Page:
Local ordinances?  “What about my property rights?” some people are quick to complain, arguing that no one should dictate what they can or cannot do with their property.  Indeed, the general welfare clause of the constitution allows a community to adjudge what limits and guidelines the community finds acceptable, and to legislate additional requirements that some property owners might perceive to be a compromise (albeit minor) to individual property rights.  I say “additional” because under the same clause, we already limit individual property rights. Such limitations are inherent in zoning codes and building permits established to protect the  health and safety of occupants, requirements that already dictate and limit what a property owner can and cannot do with his property. Fire codes, height restrictions, property set backs requirements, building material specifications, etc.  limit property owners all the time through codes established to insure that buildings create fewer visual intrusions, avoid water run off problems, protect against structural failures, and now even discourage energy waste.  That visual aesthetic intrusions on the public psyche might join such property rights compromises is not unreasonable, if a community values the historic and aesthetic merits of the whole, what the general welfare clause assumes to be the public good.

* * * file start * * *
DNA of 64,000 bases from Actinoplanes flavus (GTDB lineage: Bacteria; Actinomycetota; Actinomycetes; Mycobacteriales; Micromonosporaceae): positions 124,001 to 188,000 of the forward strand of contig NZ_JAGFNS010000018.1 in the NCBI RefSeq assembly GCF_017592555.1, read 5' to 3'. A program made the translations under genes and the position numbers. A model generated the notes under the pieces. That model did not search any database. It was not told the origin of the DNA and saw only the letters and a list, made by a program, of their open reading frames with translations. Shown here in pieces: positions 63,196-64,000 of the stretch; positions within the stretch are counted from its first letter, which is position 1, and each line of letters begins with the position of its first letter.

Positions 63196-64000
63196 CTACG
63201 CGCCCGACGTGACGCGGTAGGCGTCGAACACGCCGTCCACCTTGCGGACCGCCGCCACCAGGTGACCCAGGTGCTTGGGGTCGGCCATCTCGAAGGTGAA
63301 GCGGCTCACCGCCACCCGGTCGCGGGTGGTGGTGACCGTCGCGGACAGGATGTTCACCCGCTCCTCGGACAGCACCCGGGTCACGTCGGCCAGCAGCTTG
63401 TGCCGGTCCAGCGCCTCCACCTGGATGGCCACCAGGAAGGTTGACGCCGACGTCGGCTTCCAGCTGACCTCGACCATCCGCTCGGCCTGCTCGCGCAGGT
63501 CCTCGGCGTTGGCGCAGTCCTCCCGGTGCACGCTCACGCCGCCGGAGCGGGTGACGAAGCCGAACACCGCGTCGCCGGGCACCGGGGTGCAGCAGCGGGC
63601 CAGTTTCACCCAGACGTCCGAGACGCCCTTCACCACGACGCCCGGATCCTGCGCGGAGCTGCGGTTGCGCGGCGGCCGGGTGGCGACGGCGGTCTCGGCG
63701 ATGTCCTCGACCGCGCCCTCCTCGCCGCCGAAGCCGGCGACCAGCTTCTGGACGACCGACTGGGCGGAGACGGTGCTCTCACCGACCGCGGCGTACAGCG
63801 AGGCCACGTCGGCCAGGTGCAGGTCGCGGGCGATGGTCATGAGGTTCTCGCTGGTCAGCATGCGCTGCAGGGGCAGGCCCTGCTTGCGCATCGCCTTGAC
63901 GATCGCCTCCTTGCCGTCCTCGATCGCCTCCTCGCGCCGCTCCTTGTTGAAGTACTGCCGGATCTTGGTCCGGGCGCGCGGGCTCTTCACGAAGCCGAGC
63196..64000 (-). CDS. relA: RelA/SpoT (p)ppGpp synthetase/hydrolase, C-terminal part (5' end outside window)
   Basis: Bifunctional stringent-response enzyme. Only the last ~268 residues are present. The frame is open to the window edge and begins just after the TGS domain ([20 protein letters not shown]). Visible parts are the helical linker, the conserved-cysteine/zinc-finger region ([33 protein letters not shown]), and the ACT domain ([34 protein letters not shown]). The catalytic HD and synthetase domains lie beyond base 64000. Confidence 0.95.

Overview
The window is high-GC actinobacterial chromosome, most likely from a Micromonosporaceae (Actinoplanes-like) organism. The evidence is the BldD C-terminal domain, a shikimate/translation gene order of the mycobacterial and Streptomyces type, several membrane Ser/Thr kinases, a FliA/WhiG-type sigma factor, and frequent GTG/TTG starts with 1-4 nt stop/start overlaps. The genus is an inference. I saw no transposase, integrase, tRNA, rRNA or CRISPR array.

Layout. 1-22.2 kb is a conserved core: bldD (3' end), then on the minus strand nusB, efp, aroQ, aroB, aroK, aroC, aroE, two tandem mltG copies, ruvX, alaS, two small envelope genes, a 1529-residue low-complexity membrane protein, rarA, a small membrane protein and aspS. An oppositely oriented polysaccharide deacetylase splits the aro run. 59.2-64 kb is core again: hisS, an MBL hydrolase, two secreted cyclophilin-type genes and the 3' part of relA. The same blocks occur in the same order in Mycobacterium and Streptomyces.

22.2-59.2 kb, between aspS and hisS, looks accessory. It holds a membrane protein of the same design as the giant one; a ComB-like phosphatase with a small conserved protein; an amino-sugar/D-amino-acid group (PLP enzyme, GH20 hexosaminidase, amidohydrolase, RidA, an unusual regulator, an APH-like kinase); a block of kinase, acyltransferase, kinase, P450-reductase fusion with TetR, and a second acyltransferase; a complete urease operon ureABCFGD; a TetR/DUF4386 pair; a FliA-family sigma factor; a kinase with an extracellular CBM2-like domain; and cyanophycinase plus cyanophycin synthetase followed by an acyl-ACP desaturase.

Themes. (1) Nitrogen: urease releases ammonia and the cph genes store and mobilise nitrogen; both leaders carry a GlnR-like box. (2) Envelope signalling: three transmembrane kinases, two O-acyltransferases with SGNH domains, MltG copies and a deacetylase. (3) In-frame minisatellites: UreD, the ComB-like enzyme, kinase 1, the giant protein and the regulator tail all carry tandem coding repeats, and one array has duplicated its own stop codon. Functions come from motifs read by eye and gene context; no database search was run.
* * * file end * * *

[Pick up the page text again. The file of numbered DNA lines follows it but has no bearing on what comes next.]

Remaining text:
So, in the spirit of contributing to the general welfare of a society, to a community’s collective “pursuit of happiness,” as Jefferson phrased it, enlightened communities national wide have established, indeed have legislated, design guidelines governing restoration of, and alterations and additions to, historically significant local buildings in the community.  The renovation guidelines are applicable to properties in designated historic districts or identified as individual historic properties (either listed on, or eligible for, the National Register).  By this means, with the general welfare in mind, society at large does not allow individual property owners, or agencies responsible for historic properties,  carte blanche to “improve” or to alter in incompatible ways our landmark historic buildings —our Monticellos or Mount Vernons.  Community-generated and approved guidelines for renovations in a historic district, or alterations/additions to a designated landmark, trumps, to a degree,  the individual’s “right,”  to do what he pleases with his own property.